History of Plans


 Before the Wright Brothers created the first flying Airplane able to carry a human, there were those who inspired the idea. If not for their ideas and experiments perhaps aeroplanes, as we know it today, might not have been. The first ideas of the perfect aeroplane were the flapping-wing machines, called ornithopters. The Ornithopter is where the wings are providing both the lift and thrust. Apart from ornithopters three devices important to aviation had been invented in Europe in the Middle Ages and had reached a high stage. 
In the year 1799-1809 Between 1799 and 1809 Sir George Cayley who was an English Baronet came up with the concept of the modern aeroplane. At this time Cayley had abandoned the ornithopters tradition. He designed aeroplanes with rigid wings to provide lift and separate propelling devices to provide trust. Cayley laid the foundations of aerodynamics through his published works. He showed both with models and full-size flight control by means of a single rudder-elevator unit mounted on an universal joint. In 1853 Cayley sent his coachmen on the first gliding flight in History on his third full-size machine. 
In 1843 an English inventor by the name of William Samuel Henson published his patented design for an Aerial Steam Carriage. His design was a big step towards establishing the modern aeroplane. The design was a fixed-wing monoplane with propellers, and fuselage, and wheeled landing gear, and flight control by means of rear elevator and rudder. The steam-powered models by Henson in 1847 were promising however unsuccessful 1843 In 1843 an English inventor by the name of William Samuel Henson published his patented design for an Aerial Steam Carriage. His design was a big step towards establishing the modern aeroplane. The design was a fixed-wing monoplane with propellers, and fuselage, and wheeled landing gear, and flight control by means of rear elevator and rudder. The steam-powered models by Henson in 1847 were promising however unsuccessful in 1891 - 1896 Between 1891 and 1896, a German aeronautical engineer Otto Lilienthal who Samuel Pierpont had been working with for several years, made thousands of successful flights in hang gliders he designed. Those successful gliders Lilienthal had designed lacked a control system and a reliable method of powering the aircraft. He was killed in an accident in 1896. 1892 In 1892 Langley began experimenting with steam power unmanned aircraft, and in 1896 made the first successful flight any mechanically propelled heavier-than-air-craft, the Aerodrome. However, his aircraft was launched by catapult from a houseboat on the Potomac River. The Aerodrome never successfully carried a person, thus prevented Langley from earning the place in history 1903 - 1908 

On December 17, 1903, two American aviators Oroville and Wilbur Wright of Dayton, Ohio made the first successful flight of a manned heavier than air, self-propelled craft called a flyer. The first flight flew a distance of about 37m. It was the beginning of a new age in technology achievement. The two brothers put together the combinations of critical characteristics that other designs of the day lacked which was a relatively lightweight (337kg) powerful engine; reliable propellers; and a system for controlling the aircraft; a wing structure that was both strong and lightweight.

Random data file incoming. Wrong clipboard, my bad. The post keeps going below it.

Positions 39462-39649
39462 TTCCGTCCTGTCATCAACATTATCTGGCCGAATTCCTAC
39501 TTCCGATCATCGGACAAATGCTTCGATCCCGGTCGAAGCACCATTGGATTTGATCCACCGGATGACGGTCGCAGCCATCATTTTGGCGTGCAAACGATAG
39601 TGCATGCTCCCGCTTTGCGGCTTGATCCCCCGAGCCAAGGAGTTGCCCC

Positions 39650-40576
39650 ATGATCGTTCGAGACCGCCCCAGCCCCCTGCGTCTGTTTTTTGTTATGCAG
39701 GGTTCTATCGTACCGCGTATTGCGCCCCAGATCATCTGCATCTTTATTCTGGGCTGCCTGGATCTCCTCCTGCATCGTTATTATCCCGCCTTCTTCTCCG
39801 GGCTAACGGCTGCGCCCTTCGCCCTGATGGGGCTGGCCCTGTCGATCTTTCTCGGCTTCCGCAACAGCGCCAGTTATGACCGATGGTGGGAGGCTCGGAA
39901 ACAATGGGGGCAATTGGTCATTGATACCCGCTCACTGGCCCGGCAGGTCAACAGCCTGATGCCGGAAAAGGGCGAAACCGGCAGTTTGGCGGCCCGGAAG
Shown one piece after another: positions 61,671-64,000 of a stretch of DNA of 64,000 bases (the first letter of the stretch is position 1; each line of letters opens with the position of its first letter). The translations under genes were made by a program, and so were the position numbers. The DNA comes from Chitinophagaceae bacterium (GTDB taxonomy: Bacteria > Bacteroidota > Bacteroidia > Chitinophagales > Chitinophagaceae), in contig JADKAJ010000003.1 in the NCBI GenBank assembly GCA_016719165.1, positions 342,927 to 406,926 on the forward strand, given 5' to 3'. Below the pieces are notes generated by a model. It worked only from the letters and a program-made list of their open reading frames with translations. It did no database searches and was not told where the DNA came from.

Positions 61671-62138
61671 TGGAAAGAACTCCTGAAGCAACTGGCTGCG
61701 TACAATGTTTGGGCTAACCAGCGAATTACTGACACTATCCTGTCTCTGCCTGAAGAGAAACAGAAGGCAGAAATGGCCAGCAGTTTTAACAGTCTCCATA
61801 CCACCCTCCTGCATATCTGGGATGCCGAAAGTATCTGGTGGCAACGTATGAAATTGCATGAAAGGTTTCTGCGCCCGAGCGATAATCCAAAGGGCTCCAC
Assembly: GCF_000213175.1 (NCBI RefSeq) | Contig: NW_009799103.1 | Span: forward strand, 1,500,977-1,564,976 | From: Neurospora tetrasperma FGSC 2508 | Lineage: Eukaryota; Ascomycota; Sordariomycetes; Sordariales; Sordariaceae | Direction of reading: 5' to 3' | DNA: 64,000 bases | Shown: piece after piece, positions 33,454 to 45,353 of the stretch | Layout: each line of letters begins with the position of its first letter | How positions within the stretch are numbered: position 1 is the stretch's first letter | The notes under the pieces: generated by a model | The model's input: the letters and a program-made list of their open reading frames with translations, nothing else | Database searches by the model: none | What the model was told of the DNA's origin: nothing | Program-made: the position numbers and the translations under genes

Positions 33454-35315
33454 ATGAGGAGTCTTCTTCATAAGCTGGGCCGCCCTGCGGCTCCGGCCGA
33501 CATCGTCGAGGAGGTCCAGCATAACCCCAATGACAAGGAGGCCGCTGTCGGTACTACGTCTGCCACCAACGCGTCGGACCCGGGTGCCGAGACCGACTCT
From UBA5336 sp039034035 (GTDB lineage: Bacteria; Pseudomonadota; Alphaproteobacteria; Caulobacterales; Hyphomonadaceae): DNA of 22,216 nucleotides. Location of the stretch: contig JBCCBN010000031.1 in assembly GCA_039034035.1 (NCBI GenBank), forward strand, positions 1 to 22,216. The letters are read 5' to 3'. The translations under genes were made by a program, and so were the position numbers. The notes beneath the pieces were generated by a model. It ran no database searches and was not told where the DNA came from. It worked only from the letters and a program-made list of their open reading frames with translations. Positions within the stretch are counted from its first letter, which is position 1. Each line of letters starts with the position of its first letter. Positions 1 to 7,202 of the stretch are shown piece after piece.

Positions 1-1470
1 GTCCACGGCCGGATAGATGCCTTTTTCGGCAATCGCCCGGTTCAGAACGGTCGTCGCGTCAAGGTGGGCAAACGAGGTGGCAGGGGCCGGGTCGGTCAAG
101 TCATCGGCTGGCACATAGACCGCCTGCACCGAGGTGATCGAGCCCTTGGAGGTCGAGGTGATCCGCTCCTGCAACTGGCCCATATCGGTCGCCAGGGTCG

The third flyer constructed in 1905, was the world’s first fully practical aeroplane. The aeroplane remained in the air for as long as the fuel lasted. However, like many milestone inventions throughout history, it was not immediately recognized for its potentials. 

In 1908 the two brothers demonstrated their aeroplane to the U.S. Army’s Signal Corps at Fort Myer. The Army had been long using balloons to observe the battlefield, recognized the possibilities presented by the aeroplane. During World War I, the development of aeroplanes accelerated. European designers such as Dutch-American engineer Anthony Herman Fokker and the French engineer Louis Bleriot developed even faster, more capable, and deadlier combat aeroplanes. 1909 The French engineer Louis Bleriot developed even faster, more capable, and deadlier combat aeroplanes. In 1909 Bleriot who had crossed the English Channel on July 25, 1909, invented the monoplane 

In 1911, the American inventor and aviator Glenn Curtis introduced the first practical seaplane. This aeroplane was basically a bi-plane with a large float beneath the centre of the lower wing, and two smaller floats beneath the tips of the lower wing. 1913 The year 1913 became known as the "Glorious year of flying" and acrobatic flying was introduced. 

In 1915 Fokker mounted a machine gun with timing gear so that the gun could fire between the rotating propellers. This plane: the Fokker Eindecker monoplane fighter was for a time the most successful fighter in the skies.

Ader, Clement (1841-1925)
Clement Ader designed three powered aeroplanes, the Eole, the Avion II, and the Avion III. The Eole made a brief flight of 50 meters on October 9, 1890. The Avion II was never completed. The Avion III never flew. In 1906, following publicity about the Wright brothers' success, Ader made the rather pathetic claim that the Avion III had flown 300 meters in 1897. A small group of Europeans, who sought to minimize the Wrights role in the invention of the aeroplane, promoted this claim for selfish reasons. Gibbs-Smith finally wrote a monograph disproving the claim for once and for all.